This week, residents of the greater Teton area will be able to ask some key players in the proposed expansion of Grand Targhee Resort questions about the process, and the resort’s plans.
From 6 to 8 p.m. Wednesday, The Teton County, Idaho, Board of County Commissioners will host a mostly-virtual forum about the proposed expansion for the ski hill on the west side of the Tetons. The Zoom link is 845 8646 1493, and there will be limited seating at the Teton County, Idaho, courthouse for those without internet access. All presentations will be given over Zoom.
Commissioner Cindy Riegel confirmed that Targhee owner Geordie Gillett will attend the forum, as will representatives from the Caribou-Targhee National Forest, on which Targhee operates, and two planners from Teton County: Planning and Building Director Chris Neubecker and Principal Planner Hamilton Smith.
Rob Marin, Teton County, Idaho’s GIS specialist and special projects coordinator, will also speak.
Each group of presenters will have about 15 minutes to talk, and then organizers will open the floor to a moderated, public Q&A.
The goal isn’t to deluge officials with public comment about the resort’s controversial plans, Riegel said. Rather, she sees it as an “educational event.”
“It’s kind of phase one,” Riegel said. “We aren’t taking public comments. We are taking questions from the public though.”
“There will be other opportunities to comment, but this is not it,” she added. “This is the time to get your questions answered and understand the proposal.”
Caribou Targhee District Ranger Jay Pence, however, said that the Forest Service may not have a panacea of answers. In his mind, the best place for the public to get involved is when the forest releases the draft environmental impact statement, which will contain a handful of alternatives — essentially possibilities for Targhee’s future that the public can comment on.
The environmental impact statement, Pence said, was supposed to be released in January.
But due to the complexity of the project, it is now delayed and slated to be released in late spring or early summer.
And, without that document, he said Caribou-Targhee officials can’t answer a lot of specific questions, like how the expansion will impact bighorn sheep in the Tetons.
“It’s going to be an awkward meeting, to be honest with you, because we’re not going to be able to provide specifics,” Pence said.
He added that Caribou-Targhee staff will be able to talk timelines and process, but not much else.
“If somebody asks a specific question, they’re going to have to wait for the EIS because that’s going to contain the answer to your question,” Pence said.
Responding to what he referred to as “rumors or fear” that the forest service isn’t taking public comment, Pence said that’s not the case.
People “need to be prepared for when the draft document comes out,” he said. “They need to analyze that and provide feedback on that document.”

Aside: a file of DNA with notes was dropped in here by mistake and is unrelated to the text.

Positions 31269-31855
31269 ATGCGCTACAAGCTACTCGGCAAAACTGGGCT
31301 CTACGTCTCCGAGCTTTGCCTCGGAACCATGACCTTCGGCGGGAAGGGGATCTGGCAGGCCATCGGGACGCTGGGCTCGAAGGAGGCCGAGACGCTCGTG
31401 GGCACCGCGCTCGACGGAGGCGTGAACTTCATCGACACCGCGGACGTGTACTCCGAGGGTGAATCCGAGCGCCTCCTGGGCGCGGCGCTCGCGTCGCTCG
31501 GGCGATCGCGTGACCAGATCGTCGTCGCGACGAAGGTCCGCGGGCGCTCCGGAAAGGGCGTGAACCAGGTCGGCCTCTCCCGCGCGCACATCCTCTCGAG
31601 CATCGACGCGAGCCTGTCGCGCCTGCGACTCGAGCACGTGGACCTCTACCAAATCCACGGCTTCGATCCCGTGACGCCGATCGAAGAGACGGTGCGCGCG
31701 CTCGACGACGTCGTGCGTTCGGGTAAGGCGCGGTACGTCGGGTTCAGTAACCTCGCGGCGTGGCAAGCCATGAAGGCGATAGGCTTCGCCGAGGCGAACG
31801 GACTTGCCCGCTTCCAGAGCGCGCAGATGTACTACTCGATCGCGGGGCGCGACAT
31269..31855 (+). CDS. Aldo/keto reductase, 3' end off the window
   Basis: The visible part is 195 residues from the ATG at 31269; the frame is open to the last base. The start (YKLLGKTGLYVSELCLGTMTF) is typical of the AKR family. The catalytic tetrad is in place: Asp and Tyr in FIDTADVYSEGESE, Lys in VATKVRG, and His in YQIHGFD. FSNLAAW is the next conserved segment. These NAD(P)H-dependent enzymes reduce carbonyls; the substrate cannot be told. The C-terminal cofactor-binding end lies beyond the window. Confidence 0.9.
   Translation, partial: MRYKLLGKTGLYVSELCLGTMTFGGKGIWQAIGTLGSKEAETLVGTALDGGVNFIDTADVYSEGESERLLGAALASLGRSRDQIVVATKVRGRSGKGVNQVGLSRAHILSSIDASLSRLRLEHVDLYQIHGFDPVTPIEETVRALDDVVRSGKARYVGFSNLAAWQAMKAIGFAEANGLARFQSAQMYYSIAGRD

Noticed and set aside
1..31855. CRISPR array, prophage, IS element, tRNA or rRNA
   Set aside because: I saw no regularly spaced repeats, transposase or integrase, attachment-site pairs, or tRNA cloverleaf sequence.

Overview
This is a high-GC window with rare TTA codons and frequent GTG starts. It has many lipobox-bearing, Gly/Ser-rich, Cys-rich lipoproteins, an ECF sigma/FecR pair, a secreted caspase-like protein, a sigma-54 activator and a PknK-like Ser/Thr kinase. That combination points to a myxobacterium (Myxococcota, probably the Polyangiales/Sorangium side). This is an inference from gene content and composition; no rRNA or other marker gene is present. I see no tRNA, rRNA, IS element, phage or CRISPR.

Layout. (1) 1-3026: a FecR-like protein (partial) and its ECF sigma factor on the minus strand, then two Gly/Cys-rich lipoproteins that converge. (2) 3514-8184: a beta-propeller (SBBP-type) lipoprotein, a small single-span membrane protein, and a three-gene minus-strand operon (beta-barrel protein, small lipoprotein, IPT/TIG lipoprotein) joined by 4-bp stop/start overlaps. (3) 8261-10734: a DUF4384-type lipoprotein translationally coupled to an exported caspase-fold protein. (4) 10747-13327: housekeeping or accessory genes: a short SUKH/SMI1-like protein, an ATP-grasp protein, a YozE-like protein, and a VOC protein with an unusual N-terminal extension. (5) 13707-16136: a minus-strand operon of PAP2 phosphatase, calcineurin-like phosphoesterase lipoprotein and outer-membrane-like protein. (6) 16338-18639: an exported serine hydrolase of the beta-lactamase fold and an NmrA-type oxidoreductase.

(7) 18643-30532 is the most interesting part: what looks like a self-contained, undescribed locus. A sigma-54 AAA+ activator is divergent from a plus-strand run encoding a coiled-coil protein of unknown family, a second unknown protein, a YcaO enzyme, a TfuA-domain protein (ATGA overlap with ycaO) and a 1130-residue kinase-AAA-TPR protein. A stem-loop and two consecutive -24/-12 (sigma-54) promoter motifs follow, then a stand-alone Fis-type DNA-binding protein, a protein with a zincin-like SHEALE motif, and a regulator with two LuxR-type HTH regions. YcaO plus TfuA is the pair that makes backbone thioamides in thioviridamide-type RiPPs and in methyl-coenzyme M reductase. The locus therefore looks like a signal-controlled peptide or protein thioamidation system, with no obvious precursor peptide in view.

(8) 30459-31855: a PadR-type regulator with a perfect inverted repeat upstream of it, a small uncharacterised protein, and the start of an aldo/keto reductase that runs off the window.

Teton County, Idaho, commissioners have talked for some time about hosting a few meetings about the proposed expansion, which some worry would exacerbate housing, traffic and other congestion issues on the Idaho side of Teton Pass. This meeting is the first that Idaho commissioners are planning.
In the future, Riegel said commissioners plan to host a “listening session,” where people will be able to provide public comment to the Teton County, Idaho, commissioners.
That future feedback will in turn inform the Idaho officials’ formal comments on Targhee’s proposal, Riegel said. Those comments will be made when the draft EIS is released.
The Wednesday meeting is intended to begin informing people of what’s going on as they follow the process.
The Idaho commissioner said the goal of having the range of officials in the room is to help people understand what’s proposed on Targhee’s slopes — which are administered by the Caribou-Targhee — as well as the possibility of expansion in the base area, which is on private land administered by Teton County.
County commissioners on this side of Teton Pass regulate planning, zoning and development that occurs at the ski area’s 120-acre base area. And, in 2018, those elected officials renewed decade-old entitlements that would allow the ski area to add 354 new lodging units and 150,000 square feet of commercial development to the private inholding.
The Forest Service, meanwhile, administers the hill’s 2,517 acres of skiing access, and is in the process of analyzing Targhee’s proposal for on-slope restaurants, several new lifts and a significant increase in its permit area.
Riegel also hopes people leave the meeting with a better understanding of Teton County, Idaho’s role in preparing the draft environmental impact statement, as well as the socioeconomic study that Teton County, Idaho and Wyoming are both funding to grasp how the expansion will impact communities on the western slope.